Heavy rains continue to cause flooding in Zambia, Mozambique, Malawi and Zimbabwe, as rivers overflow. Some reports say as many as 40 people in the region have been killed and many thousands have been displaced.

Reporter Sanday Kabange is following developments in Zambia, where President Levy Mwanawas has declared a state of national disaster. From Lusaka, he told VOA English to Africa Service reporter Joe De Capua that Zambian President Levy Mwanawasa saw the damage first-hand Thursday.

?The president was actually trying to tour the southern part of the country that has been?severely hit by the floods and torrential rains. He?s asking the international community to help Zambia deal with the flood disaster, which has left thousands homeless and of course in dire need of?food and aid. He...resounded (repeated) his earlier call for the international community to come to the aid of Zambia?. He says that the government alone cannot respond to the damage being caused by the floods.?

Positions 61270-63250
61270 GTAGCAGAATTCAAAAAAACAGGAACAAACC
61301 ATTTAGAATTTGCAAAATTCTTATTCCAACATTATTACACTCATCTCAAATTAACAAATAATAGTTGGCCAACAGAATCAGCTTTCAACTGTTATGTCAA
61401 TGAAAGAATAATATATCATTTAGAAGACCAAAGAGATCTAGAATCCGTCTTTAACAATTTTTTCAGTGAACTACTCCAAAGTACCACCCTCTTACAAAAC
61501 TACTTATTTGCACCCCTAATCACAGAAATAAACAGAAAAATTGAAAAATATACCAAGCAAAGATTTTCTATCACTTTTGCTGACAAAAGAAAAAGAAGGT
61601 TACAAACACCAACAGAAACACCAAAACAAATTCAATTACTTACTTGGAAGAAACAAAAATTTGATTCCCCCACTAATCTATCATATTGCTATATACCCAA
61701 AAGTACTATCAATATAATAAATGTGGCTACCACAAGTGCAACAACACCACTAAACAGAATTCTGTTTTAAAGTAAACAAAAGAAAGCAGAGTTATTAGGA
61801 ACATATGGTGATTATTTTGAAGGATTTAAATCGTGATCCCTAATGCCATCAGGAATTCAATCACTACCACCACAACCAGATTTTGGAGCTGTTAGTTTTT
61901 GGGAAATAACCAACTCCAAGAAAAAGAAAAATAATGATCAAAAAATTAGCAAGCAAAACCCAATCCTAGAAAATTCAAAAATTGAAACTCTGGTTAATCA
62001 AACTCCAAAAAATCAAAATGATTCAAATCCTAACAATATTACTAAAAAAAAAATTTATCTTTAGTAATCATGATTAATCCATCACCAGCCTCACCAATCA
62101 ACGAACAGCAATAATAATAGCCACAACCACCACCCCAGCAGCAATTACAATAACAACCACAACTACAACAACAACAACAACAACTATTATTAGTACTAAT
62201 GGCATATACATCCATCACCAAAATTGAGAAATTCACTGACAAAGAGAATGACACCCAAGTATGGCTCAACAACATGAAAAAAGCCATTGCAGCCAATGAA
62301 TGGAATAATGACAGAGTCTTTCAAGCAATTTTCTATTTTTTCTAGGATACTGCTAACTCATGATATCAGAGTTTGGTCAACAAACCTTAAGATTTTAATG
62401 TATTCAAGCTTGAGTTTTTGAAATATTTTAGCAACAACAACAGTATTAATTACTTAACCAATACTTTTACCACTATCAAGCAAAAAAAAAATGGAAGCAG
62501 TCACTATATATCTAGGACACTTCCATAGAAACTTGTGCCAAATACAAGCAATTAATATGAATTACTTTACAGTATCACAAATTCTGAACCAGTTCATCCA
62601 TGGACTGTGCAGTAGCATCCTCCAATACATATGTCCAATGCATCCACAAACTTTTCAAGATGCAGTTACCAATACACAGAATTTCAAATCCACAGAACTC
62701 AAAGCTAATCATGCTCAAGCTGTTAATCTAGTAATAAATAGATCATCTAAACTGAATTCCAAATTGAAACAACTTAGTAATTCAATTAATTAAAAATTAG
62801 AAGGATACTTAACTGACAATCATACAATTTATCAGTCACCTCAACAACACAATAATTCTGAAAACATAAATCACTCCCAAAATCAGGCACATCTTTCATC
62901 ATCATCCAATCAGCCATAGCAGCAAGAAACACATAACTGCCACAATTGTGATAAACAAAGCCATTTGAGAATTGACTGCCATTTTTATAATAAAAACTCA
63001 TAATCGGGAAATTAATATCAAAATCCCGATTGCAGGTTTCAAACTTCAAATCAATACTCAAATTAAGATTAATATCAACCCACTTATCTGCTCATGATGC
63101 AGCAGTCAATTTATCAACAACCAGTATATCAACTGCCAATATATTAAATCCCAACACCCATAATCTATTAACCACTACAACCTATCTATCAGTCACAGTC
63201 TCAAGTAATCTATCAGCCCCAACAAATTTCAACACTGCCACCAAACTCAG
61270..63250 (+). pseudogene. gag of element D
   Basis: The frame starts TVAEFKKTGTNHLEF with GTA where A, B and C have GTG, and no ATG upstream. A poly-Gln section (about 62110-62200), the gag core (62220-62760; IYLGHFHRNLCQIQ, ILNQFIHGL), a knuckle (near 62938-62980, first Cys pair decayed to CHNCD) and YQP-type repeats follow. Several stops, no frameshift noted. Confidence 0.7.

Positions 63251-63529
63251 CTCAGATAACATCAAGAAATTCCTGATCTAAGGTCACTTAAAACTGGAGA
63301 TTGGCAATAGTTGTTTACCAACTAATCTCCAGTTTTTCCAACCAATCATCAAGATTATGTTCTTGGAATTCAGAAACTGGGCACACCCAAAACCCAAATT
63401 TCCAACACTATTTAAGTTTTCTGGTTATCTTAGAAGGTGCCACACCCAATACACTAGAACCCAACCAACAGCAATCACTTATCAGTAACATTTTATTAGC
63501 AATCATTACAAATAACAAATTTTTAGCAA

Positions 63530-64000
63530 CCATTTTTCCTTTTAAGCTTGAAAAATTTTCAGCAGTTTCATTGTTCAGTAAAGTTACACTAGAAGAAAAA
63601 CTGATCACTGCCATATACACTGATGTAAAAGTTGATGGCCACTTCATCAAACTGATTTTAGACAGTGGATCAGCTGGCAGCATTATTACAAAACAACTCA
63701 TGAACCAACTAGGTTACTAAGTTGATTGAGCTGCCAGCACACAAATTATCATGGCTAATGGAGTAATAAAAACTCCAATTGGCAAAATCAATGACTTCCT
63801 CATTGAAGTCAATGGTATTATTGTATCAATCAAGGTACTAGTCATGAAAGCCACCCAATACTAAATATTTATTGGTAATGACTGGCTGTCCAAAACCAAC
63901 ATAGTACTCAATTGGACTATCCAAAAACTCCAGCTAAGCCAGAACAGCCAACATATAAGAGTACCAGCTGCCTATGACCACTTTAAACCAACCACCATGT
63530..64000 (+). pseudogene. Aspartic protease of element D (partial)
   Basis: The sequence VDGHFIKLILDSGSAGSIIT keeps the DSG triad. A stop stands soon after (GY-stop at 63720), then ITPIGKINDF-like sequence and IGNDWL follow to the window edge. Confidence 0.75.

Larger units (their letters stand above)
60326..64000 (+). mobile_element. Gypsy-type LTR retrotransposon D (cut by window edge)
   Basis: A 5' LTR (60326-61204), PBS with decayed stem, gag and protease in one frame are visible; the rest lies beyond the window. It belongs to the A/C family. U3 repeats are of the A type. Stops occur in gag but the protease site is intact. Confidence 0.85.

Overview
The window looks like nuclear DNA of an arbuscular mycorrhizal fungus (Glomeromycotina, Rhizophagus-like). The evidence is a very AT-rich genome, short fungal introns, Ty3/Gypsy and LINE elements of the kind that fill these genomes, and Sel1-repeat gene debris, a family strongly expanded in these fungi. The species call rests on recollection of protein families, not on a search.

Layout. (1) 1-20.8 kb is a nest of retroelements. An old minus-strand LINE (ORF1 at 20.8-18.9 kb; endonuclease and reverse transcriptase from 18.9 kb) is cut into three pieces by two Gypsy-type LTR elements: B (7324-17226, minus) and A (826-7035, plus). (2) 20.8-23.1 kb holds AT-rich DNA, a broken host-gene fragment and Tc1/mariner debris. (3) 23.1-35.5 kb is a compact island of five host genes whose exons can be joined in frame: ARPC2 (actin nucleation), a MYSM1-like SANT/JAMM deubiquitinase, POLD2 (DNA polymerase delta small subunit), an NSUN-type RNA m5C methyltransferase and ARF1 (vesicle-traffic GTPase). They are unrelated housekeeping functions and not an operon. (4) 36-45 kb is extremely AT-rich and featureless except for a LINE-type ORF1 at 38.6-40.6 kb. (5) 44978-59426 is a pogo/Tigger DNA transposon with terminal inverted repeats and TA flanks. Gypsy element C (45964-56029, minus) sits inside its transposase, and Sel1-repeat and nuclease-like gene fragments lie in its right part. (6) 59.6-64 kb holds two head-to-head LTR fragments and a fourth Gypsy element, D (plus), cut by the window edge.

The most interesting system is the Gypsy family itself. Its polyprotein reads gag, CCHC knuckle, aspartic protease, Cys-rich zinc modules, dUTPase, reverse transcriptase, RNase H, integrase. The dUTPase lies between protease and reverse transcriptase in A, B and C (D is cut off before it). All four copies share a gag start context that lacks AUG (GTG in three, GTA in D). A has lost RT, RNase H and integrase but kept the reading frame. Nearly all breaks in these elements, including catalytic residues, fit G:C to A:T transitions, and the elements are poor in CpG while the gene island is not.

The government?s Disaster Management Unit and the Red Cross have set up a $250 million contingency fund to be used to acquire emergency shelters, such as tents, and food kits.

He says that non-governmental organizations and civil society are saying, ?Government is supposed to actually declare the flood situation in Zambia a national disaster so that it can seek the support of bigger organizations, such as the United Nations, the World Food Program, UNICEF, maybe World Vision and the Red Cross, if the government cannot respond on its own to this situation.?

Damage is described as severe to Zambian roads, farms, schools and some rural medical centers. Officials estimate floods may eventually displace 1.5 million people in Zambia. Kabange says that two days ago, the eastern part of Zambia, which is rich in farmland, was cut off from the rest of the country as bridges washed out. The government has sent experts to the area to see whether a temporary crossing can be built to ensure the flow of goods and services.